Saturday, April 30, 2016

High Level Inspiration

So a week or so ago, I ran a high level game, average level being 25. These games are challenging as the monsters just don't exist in the books that make it challenging. This is where you (as a game master) must needs rely upon the environment to make it tough or at least mysterious (I went with the latter).

I found the below picture on the net, just before the game and conjured the encounter of a living cloud bank...for Aihrde fans, the remnants of the poison of Unklar.

They had to enter the cloud....

Into the Valley of Fire

Friday, April 22, 2016

Castle Cool

Word of the Day -- Scorpio

The scorpio or scorpion was a type of Roman artillery piece. Also known by the name of the triggerfish, it was described in detail by Vitruvius. In the progressive evolution of catapults, the next major improvement after the scorpio was the cheiroballistra. A weapon of remarkable precision and power, the scorpio was particularly dreaded by the enemies of the Roman Empire.

The scorpio was a smaller catapult-type weapon, more of a sniper weapon than a siege engine, operated by one man. The scorpio was basically an early crossbow, a "catapult with bolts", probably first invented by the Greeks, then later adopted and used on a larger scale by the Roman legions. This catapult used a system of torsion springs to propel the bolts.

Reconstructed Scorpio, or Triggerfish

The temple stands under a few inche of water . . .

Monday, April 11, 2016

Daily Cosplay


Statues You Must Have

This first one, He-Man, is the first representation of him that I thought made him look really cool. I suspect its the double-bladed battle axe he has in hand (there is an option I think, of putting a sword in his hand). But regardless, its pretty darn cool.

Now if they could make that tiger of his covered in blood and dragging the corpse of some fool or the other...

This Red Sonja is one I've wanted for a long time. I love her strength in this. There's muscle beneath the flesh and pure power in the twisting if she has slain one foe and is ready for the next.

Armor Up

Movie Trailer ~ Swiss Army Man

Ok. Wow. This looks like something I've never seen.

I'm in.

Word of the Day -- Skirmisher

Skirmishers are infantry or cavalry soldiers stationed ahead or alongside a larger body of friendly troops. They are usually placed in a skirmish line to harass the enemy.

In ancient and medieval warfare, skirmishers typically carried bows, javelins, slings, and sometimes light shields. Acting as light infantry with their light arms and minimal armour, they could run ahead of the main battle line, release a volley of arrows, slingshots or javelins, and retreat behind their main battle line before the clash of the opposing main forces. The aims of skirmishing were to disrupt enemy formations by causing casualties before the main battle, and to tempt the opposing infantry into attacking prematurely, throwing their organization into disarray. Skirmishers could also be effectively used to surround opposing soldiers in the absence of friendly cavalry.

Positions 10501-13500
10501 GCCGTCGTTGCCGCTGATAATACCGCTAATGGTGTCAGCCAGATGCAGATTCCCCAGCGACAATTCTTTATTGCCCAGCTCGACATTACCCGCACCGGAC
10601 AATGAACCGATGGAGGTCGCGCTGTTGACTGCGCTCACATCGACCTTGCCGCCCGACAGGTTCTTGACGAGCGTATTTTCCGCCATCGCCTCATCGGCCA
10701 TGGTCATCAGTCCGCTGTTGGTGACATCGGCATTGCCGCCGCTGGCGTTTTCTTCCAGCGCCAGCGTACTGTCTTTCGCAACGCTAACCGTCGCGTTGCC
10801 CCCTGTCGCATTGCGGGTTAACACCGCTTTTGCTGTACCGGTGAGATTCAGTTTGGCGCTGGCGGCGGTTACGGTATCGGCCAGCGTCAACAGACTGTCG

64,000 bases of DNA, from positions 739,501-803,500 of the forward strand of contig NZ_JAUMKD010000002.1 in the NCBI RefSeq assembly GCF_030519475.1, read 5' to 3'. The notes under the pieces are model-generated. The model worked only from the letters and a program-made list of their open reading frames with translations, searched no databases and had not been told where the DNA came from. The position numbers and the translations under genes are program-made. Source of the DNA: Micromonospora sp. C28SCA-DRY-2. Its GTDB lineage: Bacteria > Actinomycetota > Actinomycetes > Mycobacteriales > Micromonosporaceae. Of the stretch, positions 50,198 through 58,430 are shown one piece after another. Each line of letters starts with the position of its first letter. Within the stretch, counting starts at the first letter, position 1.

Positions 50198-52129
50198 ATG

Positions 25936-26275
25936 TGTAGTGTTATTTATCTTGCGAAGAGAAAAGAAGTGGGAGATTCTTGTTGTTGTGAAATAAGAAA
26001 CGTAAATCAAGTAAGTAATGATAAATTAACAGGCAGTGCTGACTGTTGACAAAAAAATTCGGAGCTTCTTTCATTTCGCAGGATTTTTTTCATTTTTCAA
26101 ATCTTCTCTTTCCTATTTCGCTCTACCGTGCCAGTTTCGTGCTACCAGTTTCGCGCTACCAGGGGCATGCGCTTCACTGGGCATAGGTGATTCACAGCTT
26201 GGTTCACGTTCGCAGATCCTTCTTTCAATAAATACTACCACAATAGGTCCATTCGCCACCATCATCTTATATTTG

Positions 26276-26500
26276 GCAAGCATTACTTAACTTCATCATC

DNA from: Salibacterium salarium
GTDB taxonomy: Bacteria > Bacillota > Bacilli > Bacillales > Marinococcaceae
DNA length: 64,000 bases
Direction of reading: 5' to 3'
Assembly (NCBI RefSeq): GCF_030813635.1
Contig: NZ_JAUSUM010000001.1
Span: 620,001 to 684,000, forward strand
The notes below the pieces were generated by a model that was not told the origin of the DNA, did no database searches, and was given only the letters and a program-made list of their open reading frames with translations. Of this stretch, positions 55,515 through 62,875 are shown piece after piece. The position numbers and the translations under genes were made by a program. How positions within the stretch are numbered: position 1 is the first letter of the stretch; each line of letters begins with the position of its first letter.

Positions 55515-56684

Wednesday, April 06, 2016

40 Adventures at .99 cents! One day only!

We have launched a new look for our Online Store, one that is more in line with the rest of our sites. We think you'll find it easier to navigate and purchase, and it's also easier on the eyes, as the Trolls like to say.

To celebrate this event, we are have a 24 hour Adventures in Print Blowout Sale. In our Specials section, you will find over 40 adventures in print at only .99! While you are there, check out some of the other new items we've added in the featured product section. So hurry! Get over to the store before it ends Thursday at noon. Trollzah!

Tuesday, April 05, 2016

TV Trailer ~ Fear the Walking Dead

Can't get enough? Fear the Walking Dead starts next week . . . .

Imaginarium ~ The Druid's Thought

Word of the Day -- Solar Eclipse

As seen from the Earth, a solar eclipse is a type of eclipse that occurs when the Moon passes between the Sun and Earth, and the Moon fully or partially blocks ("occults") the Sun. This can happen only at new moon, when the Sun and the Moon are in conjunction as seen from Earth in an alignment referred to as syzygy. In a total eclipse, the disk of the Sun is fully obscured by the Moon. In partial and annular eclipses, only part of the Sun is obscured.

Monday, April 04, 2016

Daily Dose of Literature: Robert Louis Stevenson

Robert Louis Stevenson Knox Series.jpg
Robert Louis Stevenson